BioFire: Understanding the clinical and public health relevance of gastrointestinal pathogens detected via FilmArray

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In order to diagnose foodborne diseases, physicians are turning more and more to culture-independent diagnostic techniques (CIDTs), or molecular methods that do not require bacteria in the stool to be grown and cultured. The GI FilmArray from BioFire is a prime example of a CIDT and can test for over 20 foodborne pathogens in a given stool sample. With increased use of these CIDTs to identify GI pathogens, more organisms are being detected. Approximately 25% of all positive test results from GI FilmArray detect two or more pathogens in the stool (co-detections). This poses a significant challenge to physicians and public health as the clinical and epidemiological relevance of detecting multiple gastrointestinal pathogens is unknown. Thus, the primary objective of the BioFire project is to better understand  the epidemiology and clinical relevance of co-detections of gastrointestinal (GI) illness detected via the GI FilmArray.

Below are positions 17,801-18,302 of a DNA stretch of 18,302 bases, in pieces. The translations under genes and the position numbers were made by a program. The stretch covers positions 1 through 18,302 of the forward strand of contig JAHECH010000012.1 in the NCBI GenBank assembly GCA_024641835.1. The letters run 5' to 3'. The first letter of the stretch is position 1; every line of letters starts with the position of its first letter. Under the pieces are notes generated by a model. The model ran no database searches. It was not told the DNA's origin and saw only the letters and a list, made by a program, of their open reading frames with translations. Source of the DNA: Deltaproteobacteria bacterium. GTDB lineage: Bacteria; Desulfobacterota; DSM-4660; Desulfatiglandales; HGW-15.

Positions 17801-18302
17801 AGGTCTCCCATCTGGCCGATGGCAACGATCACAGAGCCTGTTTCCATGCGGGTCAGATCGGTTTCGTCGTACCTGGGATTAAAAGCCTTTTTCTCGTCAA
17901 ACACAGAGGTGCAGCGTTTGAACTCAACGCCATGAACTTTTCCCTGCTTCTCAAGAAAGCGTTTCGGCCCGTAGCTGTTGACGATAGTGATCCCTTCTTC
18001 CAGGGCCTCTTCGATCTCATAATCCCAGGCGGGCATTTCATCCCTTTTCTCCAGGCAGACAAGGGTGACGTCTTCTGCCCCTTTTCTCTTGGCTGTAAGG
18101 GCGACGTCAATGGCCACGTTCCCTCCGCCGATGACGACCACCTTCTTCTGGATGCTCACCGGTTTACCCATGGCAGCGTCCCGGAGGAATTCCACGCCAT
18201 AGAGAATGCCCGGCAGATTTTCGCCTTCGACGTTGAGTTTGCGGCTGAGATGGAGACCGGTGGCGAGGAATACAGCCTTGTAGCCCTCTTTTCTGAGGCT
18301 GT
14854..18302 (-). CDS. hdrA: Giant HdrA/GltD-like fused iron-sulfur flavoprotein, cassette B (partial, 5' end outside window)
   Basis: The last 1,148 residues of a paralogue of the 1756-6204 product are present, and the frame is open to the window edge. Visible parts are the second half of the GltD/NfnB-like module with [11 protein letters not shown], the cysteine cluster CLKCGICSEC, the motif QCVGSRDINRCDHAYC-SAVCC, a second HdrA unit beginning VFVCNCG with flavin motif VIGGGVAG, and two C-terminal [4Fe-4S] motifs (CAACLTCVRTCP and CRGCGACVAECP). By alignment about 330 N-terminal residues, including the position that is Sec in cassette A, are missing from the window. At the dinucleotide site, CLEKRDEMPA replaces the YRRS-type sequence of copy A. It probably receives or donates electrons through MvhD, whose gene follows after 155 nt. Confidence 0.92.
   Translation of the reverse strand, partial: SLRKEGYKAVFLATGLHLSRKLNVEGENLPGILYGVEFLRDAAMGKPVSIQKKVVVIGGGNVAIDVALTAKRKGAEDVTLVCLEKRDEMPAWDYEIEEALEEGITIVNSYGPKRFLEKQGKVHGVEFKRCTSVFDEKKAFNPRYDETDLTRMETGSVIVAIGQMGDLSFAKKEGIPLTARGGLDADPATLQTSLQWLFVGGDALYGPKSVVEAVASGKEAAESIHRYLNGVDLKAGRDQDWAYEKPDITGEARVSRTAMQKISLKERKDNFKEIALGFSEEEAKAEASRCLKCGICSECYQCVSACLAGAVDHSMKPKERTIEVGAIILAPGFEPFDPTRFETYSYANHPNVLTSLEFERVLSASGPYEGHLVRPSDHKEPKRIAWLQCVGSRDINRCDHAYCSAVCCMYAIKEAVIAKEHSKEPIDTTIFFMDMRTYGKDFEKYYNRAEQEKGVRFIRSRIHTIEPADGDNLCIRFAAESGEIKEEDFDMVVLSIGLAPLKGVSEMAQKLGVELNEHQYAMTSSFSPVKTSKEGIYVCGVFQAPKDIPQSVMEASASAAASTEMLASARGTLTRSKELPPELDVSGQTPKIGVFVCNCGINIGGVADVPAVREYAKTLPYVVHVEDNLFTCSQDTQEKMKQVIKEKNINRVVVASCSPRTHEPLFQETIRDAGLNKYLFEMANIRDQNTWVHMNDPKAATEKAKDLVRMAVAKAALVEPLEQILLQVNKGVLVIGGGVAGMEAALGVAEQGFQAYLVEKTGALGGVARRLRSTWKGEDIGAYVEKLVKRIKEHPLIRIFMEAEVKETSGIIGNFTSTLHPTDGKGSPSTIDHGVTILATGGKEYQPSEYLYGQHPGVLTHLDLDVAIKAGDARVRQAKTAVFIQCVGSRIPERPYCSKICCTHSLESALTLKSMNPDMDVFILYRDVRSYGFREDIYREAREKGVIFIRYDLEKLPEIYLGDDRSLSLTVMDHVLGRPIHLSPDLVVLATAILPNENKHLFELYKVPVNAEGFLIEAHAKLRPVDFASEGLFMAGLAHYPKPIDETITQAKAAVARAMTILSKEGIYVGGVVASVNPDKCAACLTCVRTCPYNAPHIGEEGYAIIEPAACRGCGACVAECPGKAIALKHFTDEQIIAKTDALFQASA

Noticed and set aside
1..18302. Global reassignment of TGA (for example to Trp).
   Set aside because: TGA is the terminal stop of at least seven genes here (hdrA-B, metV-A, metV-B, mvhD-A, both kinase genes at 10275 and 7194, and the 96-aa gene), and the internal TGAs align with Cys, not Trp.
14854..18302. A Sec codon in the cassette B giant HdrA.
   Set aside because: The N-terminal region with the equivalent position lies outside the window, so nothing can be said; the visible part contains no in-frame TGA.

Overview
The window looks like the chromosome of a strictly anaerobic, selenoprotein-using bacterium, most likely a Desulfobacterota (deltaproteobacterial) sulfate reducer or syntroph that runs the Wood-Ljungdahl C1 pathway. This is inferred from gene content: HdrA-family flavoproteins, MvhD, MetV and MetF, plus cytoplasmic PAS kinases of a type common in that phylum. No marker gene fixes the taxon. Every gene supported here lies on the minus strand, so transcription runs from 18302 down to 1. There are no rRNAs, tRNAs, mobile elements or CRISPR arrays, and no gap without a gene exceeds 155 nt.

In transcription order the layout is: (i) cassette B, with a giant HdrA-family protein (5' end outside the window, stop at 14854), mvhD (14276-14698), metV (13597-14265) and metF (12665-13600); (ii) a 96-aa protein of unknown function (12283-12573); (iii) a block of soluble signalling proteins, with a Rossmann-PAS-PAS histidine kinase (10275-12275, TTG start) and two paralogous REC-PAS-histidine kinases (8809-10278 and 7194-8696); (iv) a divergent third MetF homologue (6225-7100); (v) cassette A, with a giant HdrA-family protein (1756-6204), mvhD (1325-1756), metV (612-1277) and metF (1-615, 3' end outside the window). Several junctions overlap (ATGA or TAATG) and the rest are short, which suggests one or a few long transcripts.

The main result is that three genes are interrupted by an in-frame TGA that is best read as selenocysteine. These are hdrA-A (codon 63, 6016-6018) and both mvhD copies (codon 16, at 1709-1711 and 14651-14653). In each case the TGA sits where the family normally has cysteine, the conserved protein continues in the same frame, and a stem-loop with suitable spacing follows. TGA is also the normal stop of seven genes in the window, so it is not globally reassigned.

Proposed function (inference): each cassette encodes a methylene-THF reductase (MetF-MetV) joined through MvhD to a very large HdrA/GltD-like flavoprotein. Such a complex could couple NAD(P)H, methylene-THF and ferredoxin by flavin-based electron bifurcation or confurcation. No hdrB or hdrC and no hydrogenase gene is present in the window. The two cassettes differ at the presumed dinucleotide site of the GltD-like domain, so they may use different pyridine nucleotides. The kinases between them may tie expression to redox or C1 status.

OSU Project Team: Barbara Kowalcyk (Co-PI), Drew Barkley

Collaborators: Juliana Ruzante (Co-PI, RTI International), Ross Maltz (Co-PI, Nationwide Children’s Hospital)

Timeline: March 2021 – March 2022

Funding Sources: BioFire (Biomerieux)